Questioned document examiners (these are specialists in the identification of signatures, the verification of documents, etc.) inform me that the least forgeable signatures are the plainest. Most cursive signatures are loose scrawls: the rest, if they follow the rules of cursive at all, are fairly complicated: these make a forger’s life easy.

    All handwriting, not just cursive, is individual — just as all handwriting involves fine motor skills. That is why any first-grade teacher can immediately identify (from the print-writing on unsigned work) which of 25 or 30 students produced it.

    Mandating cursive to preserve handwriting resembles mandating stovepipe hats and crinolines to preserve the art of tailoring.


    Handwriting research on speed and legibility:

    /1/ Arthur Dale Jackson. “A Comparison of Speed and Legibility of Manuscript and Cursive Handwriting of Intermediate Grade Pupils.”
    Ed. D. Dissertation, University of Arizona, 1970: on-line at

    /2/ Steve Graham, Virginia Berninger, and Naomi Weintraub. “The Relation between Handwriting Style and Speed and Legibility.” JOURNAL OF EDUCATIONAL RESEARCH, Vol. 91, No. 5 (May – June, 1998), pp. 290-296: on-line at

    /3/ Steve Graham, Virginia Berninger, Naomi Weintraub, and William Schafer. “Development of Handwriting Speed and Legibility in Grades 1-9.”
    JOURNAL OF EDUCATIONAL RESEARCH, Vol. 92, No. 1 (September – October, 1998), pp. 42-52: on-line at

    Handwriting research on cursive’s lack of observable benefit for students with dyslexia/dysgraphia:

    “Does cursive handwriting have an impact on the reading and spelling performance of children with dyslexic dysgraphia: A quasi-experimental study.” Authors: Lorene Ann Nalpon & Noel Kok Hwee Chia — URL:

    Zaner-Bloser handwriting survey: Results on-line at

    Ongoing handwriting poll:

    The research most often misrepresented by devotees of cursive (“Neural Correlates of Handwriting” by Dr. Karin Harman-James at Indiana University):

    Background on our handwriting, past and present
    2 solidly informed debunkings of the claims for cursive:

    3 videos, by a colleague, show why cursive is NOT a sacrament:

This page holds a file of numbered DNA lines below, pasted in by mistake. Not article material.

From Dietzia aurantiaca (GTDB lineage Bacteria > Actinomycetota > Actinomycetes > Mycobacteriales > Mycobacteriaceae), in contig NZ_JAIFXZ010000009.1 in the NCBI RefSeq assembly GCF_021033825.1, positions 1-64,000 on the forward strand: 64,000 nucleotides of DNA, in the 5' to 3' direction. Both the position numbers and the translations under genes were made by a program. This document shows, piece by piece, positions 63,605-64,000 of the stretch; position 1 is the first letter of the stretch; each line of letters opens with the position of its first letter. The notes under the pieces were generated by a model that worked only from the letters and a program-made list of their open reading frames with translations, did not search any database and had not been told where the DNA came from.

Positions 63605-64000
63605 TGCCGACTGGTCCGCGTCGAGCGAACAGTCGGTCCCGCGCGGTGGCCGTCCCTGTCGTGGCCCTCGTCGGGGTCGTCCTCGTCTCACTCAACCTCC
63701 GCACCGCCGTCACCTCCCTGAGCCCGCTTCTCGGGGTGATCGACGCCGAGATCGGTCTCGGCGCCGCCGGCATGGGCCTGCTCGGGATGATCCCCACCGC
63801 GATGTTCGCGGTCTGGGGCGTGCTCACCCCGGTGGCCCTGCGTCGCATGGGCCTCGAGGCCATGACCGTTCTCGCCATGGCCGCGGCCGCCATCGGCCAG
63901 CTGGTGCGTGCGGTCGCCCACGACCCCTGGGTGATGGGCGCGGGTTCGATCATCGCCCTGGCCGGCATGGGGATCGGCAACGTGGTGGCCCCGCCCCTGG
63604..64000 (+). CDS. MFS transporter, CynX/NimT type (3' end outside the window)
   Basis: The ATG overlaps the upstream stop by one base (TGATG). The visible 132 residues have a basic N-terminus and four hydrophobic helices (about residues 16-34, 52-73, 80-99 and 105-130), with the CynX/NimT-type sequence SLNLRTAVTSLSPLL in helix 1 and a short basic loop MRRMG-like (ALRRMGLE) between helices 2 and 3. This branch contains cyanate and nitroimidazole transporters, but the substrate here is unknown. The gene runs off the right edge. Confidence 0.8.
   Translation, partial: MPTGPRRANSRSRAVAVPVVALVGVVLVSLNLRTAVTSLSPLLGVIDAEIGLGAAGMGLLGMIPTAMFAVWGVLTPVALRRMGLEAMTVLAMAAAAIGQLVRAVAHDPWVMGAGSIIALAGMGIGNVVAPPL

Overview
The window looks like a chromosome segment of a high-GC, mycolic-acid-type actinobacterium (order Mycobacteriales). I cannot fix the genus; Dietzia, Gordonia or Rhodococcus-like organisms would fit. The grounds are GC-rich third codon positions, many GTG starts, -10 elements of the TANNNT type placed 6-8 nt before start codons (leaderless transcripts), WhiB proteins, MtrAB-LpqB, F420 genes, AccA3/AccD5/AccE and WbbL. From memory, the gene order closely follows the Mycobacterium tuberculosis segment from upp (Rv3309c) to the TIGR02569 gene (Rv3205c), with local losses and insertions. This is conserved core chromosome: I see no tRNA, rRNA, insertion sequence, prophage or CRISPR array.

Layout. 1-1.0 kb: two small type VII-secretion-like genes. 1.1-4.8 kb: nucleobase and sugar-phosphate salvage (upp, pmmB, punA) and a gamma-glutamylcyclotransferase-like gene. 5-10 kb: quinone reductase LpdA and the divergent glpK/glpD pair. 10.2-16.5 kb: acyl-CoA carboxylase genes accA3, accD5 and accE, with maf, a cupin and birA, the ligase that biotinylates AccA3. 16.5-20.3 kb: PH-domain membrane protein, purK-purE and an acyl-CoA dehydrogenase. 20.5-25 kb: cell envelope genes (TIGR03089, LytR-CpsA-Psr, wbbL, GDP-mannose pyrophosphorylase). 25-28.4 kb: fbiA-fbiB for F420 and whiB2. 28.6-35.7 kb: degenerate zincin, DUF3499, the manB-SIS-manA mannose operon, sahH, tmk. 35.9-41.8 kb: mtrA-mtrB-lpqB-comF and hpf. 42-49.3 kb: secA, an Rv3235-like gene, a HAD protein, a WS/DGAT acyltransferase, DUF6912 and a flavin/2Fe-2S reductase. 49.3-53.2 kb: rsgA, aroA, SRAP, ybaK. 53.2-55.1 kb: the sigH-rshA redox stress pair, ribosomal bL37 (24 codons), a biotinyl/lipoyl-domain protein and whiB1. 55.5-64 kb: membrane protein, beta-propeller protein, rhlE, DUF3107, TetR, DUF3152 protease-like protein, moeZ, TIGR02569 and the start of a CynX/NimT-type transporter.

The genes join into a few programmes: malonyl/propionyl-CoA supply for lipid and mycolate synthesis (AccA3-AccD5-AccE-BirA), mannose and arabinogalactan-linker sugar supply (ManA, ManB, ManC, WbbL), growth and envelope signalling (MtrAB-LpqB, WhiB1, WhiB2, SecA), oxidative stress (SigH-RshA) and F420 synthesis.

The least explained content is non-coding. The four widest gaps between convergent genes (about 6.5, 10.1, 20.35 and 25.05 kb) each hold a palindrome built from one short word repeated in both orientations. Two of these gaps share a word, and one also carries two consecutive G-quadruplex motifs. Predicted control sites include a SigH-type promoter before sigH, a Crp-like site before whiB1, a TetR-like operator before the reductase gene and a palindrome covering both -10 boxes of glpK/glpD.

(shows how to develop fine motor skills WITHOUT cursive) —

    Yours for better letters,

    Kate Gladstone
    DIRECTOR, the World Handwriting Contest
    CEO, Handwriting Repair/Handwriting That Works

  • December 14, 2016 at 11:42 pm

    Cursive is a language. Not teaching it means that young people will grow up not being able to read or write a language that should be native to them. To put it simply: If your enemies know cursive and you don’t, you are in trouble. We would never encourage people to stop speaking their native tongue to learn English. Why would we not teach children a cursive form of writing when it is used in our nation’s original documents?

  • December 15, 2016 at 4:30 am

    I have introduced cursive writing to my students for the past 19 years. I am proud to say that teach in a school and school systems that sees the value of teaching students to read and write in cursive. I feel that ever American citizen should be able to read the important historical documents from there country.

  • December 15, 2016 at 4:15 pm

    I think it should be taught and like us, in our times decide if you want to use it or not. the reason I believe its important because scientists say it´s good for the brain

  • December 15, 2016 at 11:41 pm

    Great article. I personally think our kids should still be learning cursive, and I’ve been trying to teach it at home. Taking cursive out of public school curriculum is a huge disappointment and a sad commentary on where our society is headed with the next generation. It is a loss for the very reasons you highlight above. Thanks for supporting cursive learning with the vocab handwriting worksheet option!

  • December 16, 2016 at 1:54 am

    I started my son on cursive handwriting because he was flipping letters. His Educational Therapist said that the fluid strokes of cursuve handwriting make it harder to flip your letters. He started in second grade and is in eighth grade and still writes in cursive!